Also note that IMR cells don’t usually have a protection circuit built in. These are called unprotected batteries. There are other batteries that do and are called protected. The protection circuit is normally a small fuse or resettable/auto resetting fuse which typically makes the battery a little longer and that can cause fitment issues with some mods/APVs. Unprotected cells are fine for APVs that do have protection built in to the APVs regulation board but maybe not so much for a mech. And with that said I have used the Panasonic Li-ion NCR 18650 batteries of totally different chemistries but at very low discharge rate. For example, the AW 3100 mAh ICR 18650 uses a Panasonic NCR18650A cell and a protection circuit. But these protection circuits can interfere with some regulated devices. The point is, I need to know what the APV/mod protection is and what battery it needs. The APV manufacturer should list recommended batteries. If it doesn’t, I stay away from them.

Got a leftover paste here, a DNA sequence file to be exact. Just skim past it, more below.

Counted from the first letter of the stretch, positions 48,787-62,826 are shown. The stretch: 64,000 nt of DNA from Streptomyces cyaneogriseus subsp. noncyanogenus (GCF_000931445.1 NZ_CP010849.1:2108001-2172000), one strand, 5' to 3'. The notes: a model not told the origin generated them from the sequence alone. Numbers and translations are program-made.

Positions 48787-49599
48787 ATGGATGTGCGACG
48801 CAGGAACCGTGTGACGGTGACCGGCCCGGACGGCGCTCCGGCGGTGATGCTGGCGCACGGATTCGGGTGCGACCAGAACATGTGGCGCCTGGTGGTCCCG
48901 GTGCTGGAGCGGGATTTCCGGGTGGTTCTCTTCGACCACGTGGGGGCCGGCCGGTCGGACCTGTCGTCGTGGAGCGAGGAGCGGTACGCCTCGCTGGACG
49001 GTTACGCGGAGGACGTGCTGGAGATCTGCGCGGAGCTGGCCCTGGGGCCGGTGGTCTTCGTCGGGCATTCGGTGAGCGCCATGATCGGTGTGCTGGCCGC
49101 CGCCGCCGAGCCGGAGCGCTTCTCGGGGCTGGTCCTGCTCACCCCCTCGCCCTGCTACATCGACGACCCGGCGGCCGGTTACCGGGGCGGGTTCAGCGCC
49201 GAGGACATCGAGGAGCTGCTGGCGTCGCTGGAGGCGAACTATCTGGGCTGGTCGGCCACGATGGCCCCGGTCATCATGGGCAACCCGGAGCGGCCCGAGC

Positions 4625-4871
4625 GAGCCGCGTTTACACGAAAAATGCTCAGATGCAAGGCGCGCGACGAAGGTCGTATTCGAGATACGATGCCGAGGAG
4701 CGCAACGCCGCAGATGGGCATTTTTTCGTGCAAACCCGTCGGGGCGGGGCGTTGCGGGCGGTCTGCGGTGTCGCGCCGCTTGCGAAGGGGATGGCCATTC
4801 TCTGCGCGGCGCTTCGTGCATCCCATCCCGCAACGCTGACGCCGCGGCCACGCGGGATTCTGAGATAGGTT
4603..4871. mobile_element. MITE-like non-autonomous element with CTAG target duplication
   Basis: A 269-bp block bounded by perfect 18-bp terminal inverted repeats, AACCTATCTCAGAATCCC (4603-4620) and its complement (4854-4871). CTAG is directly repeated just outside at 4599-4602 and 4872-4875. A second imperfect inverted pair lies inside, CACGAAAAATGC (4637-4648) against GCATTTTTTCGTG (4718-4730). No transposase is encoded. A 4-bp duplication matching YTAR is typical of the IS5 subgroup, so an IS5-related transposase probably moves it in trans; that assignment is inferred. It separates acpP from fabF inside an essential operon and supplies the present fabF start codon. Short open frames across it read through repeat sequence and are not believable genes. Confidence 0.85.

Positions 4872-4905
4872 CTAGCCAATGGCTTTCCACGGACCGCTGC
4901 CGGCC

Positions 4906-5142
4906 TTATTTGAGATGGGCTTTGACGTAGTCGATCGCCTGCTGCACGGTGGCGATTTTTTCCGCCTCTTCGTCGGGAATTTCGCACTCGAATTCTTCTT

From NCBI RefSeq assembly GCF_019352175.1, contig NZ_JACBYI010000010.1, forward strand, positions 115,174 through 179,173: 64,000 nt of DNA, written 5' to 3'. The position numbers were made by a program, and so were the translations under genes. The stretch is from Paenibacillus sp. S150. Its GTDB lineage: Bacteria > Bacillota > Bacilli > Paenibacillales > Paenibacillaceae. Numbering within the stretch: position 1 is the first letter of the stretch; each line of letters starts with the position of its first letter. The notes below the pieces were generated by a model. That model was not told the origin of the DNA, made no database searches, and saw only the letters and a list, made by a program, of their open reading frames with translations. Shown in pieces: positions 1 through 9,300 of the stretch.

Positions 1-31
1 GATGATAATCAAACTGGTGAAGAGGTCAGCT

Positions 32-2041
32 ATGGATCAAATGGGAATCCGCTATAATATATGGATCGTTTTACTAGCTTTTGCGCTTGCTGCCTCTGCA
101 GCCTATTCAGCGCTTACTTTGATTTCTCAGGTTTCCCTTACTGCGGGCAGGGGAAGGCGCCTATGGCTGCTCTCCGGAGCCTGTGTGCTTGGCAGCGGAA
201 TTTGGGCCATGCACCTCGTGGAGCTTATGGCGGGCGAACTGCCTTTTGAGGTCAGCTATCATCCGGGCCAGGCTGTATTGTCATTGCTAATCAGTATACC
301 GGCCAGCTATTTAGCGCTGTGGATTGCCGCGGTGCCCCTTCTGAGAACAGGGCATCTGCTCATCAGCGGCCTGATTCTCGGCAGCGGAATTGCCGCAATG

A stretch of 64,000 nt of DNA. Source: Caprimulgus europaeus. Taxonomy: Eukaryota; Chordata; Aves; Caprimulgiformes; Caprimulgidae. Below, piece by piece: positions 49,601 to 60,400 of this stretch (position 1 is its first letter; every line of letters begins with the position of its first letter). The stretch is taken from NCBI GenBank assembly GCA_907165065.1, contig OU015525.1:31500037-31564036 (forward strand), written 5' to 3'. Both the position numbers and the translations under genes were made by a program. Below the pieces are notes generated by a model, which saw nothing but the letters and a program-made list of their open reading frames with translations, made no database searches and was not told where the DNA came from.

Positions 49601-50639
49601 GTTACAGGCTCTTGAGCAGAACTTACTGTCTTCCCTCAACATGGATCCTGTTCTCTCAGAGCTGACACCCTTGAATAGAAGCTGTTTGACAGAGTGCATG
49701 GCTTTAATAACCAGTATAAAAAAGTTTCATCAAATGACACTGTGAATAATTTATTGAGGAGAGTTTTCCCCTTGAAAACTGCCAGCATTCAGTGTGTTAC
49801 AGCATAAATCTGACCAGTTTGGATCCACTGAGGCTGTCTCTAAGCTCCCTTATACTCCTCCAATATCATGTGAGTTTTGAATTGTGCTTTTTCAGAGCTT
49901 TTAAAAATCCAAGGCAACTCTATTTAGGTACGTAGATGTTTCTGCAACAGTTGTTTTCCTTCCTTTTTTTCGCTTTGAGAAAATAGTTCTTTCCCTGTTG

There are essentially two classes of Li-Ion cells, the name brands like Sony, Samsung, LG, Panasonic and then Chinese ones that may or may not be branded. Some makers use the high quality name brand cells and use good protection electronics in them conducting rigorous testing before putting their brand on them. AW is a fine example of this and I like authentic AW cells. But there are lots of AW knockoffs out there. So I only by from a trusted vendor. And I stay away from buying batteries on ebay. There are Chinese criminals using cells disposed of for recycling and/or poor quality then putting illegitimate copies of brand name labels on them like AW. These are extremely hazardous. At best they are factory rejects. To find out direct from AW who is an authorized vendor, I email firstname.lastname@example.org. The only place I have found where he posts and can buy them direct from him is cpfmarketplace.